Introduction to housing weaned sows. Housing sows in stalls throughout gestation has been shown to result in the highest farrowing rates, longevity and welfare compared to sows mixed at various days following breeding [1, 56]. Keeping sows in stalls throughout gestation has been an effective method of management with farrowing rates (84%), litter sizes (12 total born) and sows bred within 7 days of weaning (90%), all continuing to show improvements each year [57]. Boar exposure after weaning is an important factor for inducing follicle development and advancing post-weaning estrus [58]. Estrus detection efficiency can be reduced by housing the boar too close, but sow housing in stalls or pens of four did not alter detection efficiency [13]. While some studies in gilts have suggested that estrus detection is improved in group housing systems where direct physical boar contact is allowed, at this time, no definitive studies have proven this for weaned sows.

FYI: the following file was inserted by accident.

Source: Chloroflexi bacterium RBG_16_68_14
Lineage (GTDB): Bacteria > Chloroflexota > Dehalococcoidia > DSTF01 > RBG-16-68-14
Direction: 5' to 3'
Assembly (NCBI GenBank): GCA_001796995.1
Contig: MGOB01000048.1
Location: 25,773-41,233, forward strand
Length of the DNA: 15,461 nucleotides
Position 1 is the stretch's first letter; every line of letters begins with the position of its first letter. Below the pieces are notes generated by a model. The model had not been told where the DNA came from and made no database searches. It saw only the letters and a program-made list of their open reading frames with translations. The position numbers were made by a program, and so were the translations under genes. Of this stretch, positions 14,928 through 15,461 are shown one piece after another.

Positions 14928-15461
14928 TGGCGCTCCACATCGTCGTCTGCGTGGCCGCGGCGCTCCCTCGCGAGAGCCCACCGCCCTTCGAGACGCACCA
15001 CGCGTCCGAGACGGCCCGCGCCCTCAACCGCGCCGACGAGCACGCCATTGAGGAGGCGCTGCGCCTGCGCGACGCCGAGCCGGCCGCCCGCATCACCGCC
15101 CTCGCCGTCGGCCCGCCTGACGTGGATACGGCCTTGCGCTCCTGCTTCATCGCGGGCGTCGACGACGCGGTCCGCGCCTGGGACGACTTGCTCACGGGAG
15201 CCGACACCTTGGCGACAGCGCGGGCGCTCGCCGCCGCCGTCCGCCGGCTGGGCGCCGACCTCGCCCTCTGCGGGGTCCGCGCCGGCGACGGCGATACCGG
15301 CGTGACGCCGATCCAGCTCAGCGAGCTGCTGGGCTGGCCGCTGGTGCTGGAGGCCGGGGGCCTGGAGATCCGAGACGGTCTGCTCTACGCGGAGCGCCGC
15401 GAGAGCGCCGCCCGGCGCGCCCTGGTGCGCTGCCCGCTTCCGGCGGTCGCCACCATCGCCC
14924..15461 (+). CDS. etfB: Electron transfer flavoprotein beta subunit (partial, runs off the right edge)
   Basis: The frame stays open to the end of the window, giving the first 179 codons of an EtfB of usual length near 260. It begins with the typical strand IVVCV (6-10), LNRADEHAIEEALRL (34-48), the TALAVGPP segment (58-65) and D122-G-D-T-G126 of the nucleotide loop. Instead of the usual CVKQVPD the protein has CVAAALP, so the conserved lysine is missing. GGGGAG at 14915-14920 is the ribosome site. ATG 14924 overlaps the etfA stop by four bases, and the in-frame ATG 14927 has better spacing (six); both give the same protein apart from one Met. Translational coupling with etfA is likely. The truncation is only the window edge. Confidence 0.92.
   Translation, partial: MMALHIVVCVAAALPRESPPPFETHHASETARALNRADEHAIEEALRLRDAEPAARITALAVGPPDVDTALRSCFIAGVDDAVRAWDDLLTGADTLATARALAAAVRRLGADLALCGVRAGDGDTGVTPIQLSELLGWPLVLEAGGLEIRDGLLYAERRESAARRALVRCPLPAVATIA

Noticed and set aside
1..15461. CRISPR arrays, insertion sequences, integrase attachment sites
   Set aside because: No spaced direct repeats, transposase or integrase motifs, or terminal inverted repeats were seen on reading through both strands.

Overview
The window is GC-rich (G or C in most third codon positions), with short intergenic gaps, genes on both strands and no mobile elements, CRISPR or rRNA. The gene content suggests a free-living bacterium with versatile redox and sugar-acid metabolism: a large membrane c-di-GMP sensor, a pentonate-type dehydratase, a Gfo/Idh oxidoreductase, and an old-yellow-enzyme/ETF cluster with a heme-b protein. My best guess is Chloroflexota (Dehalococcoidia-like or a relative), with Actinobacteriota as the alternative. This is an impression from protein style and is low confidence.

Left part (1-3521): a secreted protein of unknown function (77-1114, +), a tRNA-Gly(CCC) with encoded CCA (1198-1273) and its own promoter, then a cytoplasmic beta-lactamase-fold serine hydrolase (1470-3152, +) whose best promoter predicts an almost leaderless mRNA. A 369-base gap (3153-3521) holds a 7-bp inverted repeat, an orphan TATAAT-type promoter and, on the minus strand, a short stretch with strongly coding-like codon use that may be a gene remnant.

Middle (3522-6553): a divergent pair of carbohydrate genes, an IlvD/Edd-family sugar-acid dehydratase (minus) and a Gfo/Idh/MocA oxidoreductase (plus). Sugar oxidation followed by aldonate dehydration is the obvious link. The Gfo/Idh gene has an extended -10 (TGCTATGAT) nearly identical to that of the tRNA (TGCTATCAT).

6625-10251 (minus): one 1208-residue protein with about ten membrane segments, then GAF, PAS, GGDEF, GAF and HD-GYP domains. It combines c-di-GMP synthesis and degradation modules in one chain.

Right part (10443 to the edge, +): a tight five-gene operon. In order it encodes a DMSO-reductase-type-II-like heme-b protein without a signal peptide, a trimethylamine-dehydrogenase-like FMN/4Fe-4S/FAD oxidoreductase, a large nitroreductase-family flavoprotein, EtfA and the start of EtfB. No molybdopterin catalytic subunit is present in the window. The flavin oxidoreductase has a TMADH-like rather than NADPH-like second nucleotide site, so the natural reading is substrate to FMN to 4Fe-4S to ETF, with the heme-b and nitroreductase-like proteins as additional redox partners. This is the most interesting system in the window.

Since most farms utilize farrowing stalls to maximize live born pigs and number of pigs weaned, a decision can be made to form sow groups at weaning or at a later time following initial movement into a stall. However it is of interest to note that some farms in Europe have successfully moved to small group farrowing systems [59]. In the U.S. however, most commercial farms wean sows into stalls in the “breeding snake” (sets of contiguous gestation stalls). This involves relocating a group of newly weaned sows to a location within a breeding barn vacated by a sow group just moved into the farrowing house. In this system, sows that fail to express estrus do not stay in the snake and are removed. Spaces are also maintained within the snake to accommodate bred replacement gilts and recycle sows that will fill the open spaces in the breeding group. There are options where the bred replacement gilts and recycle sows may remain until moved into farrowing. Most recommendations have suggested pregnant females not be moved, except in the first week or until after day 35 of gestation. From time of weaning through gestation, it appears that stress and feed intake disruptions in the breeding and gestation phases can affect sow reproduction. Following weaning, the follicle phase begins and nutrient intake may be important for hormone production, estrus expression and ovulation. In early gestation, proper feed intake is important for re-establishing body condition, hormone levels, early embryo survival and rapid development. In mid- to late-gestation, feed intake is a factor related to fetal growth, mammary development, and establishment of body reserves for lactation [60]. It is likely that the stress associated with aggression and competition for feed and resources among sows in group housing can alter individual feed intake in certain sows.